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Thought

Paper #3: Constructivist Teaching

Sheza Naqi Prof. Janet McCracken October 28, 2012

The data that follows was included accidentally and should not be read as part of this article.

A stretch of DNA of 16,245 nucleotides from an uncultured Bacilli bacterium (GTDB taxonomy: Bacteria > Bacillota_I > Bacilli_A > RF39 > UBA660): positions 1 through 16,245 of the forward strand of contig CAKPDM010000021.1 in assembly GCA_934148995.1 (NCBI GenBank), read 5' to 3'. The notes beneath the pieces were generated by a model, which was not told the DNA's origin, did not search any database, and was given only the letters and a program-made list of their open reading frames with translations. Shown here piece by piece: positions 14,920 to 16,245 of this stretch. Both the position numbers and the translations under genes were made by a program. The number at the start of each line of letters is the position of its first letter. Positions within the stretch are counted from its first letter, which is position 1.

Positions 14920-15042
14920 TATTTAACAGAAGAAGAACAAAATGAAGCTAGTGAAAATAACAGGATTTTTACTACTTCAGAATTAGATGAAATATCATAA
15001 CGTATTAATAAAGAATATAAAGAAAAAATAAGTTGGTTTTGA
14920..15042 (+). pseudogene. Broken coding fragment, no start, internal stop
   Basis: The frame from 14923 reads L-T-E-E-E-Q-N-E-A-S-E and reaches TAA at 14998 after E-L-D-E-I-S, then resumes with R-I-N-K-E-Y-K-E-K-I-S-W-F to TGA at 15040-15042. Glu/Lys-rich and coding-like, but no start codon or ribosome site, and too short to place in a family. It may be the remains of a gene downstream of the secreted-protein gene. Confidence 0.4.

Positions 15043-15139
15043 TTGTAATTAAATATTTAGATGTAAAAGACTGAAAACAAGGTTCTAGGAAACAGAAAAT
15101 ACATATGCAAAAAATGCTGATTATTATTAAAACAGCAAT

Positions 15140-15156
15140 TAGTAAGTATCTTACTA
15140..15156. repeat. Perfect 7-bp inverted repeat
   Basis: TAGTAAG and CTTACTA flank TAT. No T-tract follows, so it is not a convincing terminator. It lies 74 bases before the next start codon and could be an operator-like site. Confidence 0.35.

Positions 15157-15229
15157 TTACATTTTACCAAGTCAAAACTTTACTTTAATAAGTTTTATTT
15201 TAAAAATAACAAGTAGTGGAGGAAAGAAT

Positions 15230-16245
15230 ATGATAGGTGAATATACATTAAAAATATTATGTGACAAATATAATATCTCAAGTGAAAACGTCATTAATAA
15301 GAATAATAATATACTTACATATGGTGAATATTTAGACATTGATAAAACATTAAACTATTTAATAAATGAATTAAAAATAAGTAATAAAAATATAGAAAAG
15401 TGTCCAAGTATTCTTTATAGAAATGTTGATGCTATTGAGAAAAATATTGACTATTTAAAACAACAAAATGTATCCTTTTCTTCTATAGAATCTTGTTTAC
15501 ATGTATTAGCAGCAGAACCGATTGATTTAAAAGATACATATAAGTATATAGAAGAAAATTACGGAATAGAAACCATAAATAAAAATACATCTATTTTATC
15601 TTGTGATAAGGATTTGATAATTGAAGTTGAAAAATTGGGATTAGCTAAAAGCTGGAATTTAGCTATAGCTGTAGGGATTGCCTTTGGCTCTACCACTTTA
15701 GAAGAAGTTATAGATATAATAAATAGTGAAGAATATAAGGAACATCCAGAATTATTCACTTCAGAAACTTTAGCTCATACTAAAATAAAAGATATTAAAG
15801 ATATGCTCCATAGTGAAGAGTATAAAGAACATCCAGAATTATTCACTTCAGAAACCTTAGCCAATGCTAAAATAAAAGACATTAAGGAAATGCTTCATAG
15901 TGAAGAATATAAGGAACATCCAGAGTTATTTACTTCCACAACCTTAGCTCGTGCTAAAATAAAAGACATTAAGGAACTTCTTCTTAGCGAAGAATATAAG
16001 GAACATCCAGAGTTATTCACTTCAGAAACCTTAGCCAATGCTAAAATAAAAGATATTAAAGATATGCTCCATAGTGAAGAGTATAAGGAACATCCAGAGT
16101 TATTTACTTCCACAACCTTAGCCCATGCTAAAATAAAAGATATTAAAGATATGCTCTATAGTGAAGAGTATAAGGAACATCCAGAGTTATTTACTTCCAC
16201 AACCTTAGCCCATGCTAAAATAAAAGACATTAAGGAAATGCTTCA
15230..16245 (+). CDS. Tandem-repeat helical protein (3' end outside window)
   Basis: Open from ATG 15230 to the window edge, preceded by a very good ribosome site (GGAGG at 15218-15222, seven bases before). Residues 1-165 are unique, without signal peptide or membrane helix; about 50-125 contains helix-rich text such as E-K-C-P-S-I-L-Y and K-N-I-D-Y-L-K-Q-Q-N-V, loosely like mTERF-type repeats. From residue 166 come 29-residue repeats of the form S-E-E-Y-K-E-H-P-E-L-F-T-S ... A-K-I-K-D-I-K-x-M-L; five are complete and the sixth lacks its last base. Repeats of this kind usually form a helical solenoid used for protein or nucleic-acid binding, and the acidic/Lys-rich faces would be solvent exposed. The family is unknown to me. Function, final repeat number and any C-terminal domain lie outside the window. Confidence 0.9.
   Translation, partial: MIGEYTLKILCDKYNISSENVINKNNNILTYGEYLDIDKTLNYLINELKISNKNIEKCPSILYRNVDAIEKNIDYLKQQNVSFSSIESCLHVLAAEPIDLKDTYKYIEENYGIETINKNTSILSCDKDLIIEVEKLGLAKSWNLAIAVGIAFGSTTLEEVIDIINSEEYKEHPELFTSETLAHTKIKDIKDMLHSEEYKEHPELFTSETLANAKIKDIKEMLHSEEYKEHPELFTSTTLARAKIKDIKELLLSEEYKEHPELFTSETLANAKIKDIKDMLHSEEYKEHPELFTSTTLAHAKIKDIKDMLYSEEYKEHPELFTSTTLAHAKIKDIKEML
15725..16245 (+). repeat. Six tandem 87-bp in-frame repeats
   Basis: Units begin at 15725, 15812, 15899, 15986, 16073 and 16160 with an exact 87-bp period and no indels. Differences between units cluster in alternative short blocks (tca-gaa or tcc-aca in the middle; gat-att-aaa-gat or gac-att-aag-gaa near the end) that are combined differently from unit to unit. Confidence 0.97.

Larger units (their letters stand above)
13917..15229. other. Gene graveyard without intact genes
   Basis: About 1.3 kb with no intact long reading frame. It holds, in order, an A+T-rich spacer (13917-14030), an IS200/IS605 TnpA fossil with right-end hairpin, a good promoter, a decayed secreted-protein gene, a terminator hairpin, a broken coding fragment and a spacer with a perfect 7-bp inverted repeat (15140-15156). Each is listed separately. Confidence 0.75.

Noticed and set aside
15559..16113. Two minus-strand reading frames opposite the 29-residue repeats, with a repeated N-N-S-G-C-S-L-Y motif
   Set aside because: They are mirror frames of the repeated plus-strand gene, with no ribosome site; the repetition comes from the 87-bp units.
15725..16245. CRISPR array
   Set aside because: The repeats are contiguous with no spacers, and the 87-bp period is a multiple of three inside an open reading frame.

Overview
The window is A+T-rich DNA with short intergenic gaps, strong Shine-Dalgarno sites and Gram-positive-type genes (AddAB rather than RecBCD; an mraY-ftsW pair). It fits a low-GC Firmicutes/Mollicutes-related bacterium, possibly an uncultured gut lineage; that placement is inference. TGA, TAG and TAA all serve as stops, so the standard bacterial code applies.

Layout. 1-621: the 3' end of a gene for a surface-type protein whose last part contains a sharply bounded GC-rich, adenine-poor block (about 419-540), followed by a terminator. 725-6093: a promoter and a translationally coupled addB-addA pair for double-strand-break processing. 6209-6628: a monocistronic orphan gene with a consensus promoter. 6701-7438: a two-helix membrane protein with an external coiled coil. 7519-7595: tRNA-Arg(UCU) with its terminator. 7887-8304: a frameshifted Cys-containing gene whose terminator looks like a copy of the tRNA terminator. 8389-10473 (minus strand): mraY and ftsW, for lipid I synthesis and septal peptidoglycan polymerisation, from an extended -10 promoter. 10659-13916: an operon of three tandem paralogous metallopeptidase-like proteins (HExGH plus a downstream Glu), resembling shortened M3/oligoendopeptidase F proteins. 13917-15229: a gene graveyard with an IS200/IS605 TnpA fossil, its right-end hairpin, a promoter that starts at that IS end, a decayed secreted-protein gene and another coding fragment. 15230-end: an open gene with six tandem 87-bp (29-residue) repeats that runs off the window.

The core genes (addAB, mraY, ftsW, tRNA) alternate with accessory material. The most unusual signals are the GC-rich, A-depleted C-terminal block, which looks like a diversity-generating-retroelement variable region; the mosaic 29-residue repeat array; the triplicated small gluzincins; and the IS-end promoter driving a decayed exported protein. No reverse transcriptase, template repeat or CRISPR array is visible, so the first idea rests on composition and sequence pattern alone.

On Page 37, von Glasersfeld states: " to assess the truth of your knowledge you would have to know what you come to know before you come to know it". He also says " it appears that knowledge is not a transferable commodity and communication not a conveyance" (p. 48). Explain these quotes and what they mean for constructivist teaching. Constructivism asserts that the only reality and truth that one can know is that which is understood through personal experience and thought. Thus, in his article explaining constructivism through an epistemological perspective, Von Glasersfeld states, The question, how veridical the acquired knowledge might be, can therefore not be answered (2008). For constructivist teaching this means learners construct their own understanding and knowledge of the world. As learners explore a new topic or problem they draw conclusions and as they strive to gain a deeper understanding of the topic they come to new conclusions and modify pre-existing assumptions and replace previous knowledge with their newfound understanding of the idea. It is through experience and reflection that learners reconcile new knowledge with previous knowledge and experience. Therefore, knowledge cannot be transferred like a commodity from teacher to student and must instead be created by the student. Teacher-led lessons and lecturing are not an appropriate conveyance for knowledge in constructivist teaching. Knowledge is instead constructed; students enter learning situations with formulated knowledge and are expected to integrate their new experiences and interpretations to construct their own personal meaning with the previous ideas and understanding they hold. Constructivist teaching is active; the learner is the person who creates the understanding for himself. The teachers role is to facilitate that journey but it is the learner who will experiment, manipulate objects, ask questions and try and fail before arriving at an understanding that makes sense. Students are also made into active learners by participating in goal-setting and self-assessment. They also learn through collaboration with their peers when given opportunities to review and reflect on their learning. The Inquiry Based Learning model is highly effective in a constructivist classroom because it encourages students to ask questions, investigate the topic and use a variety of resources to arrive at new understandings. Constructivist classrooms support the idea of life-long learners. References: Von Glasersfeld, E. (2008). Learning as a Constructive Activity. AntiMatters, 2(3), 33- 49.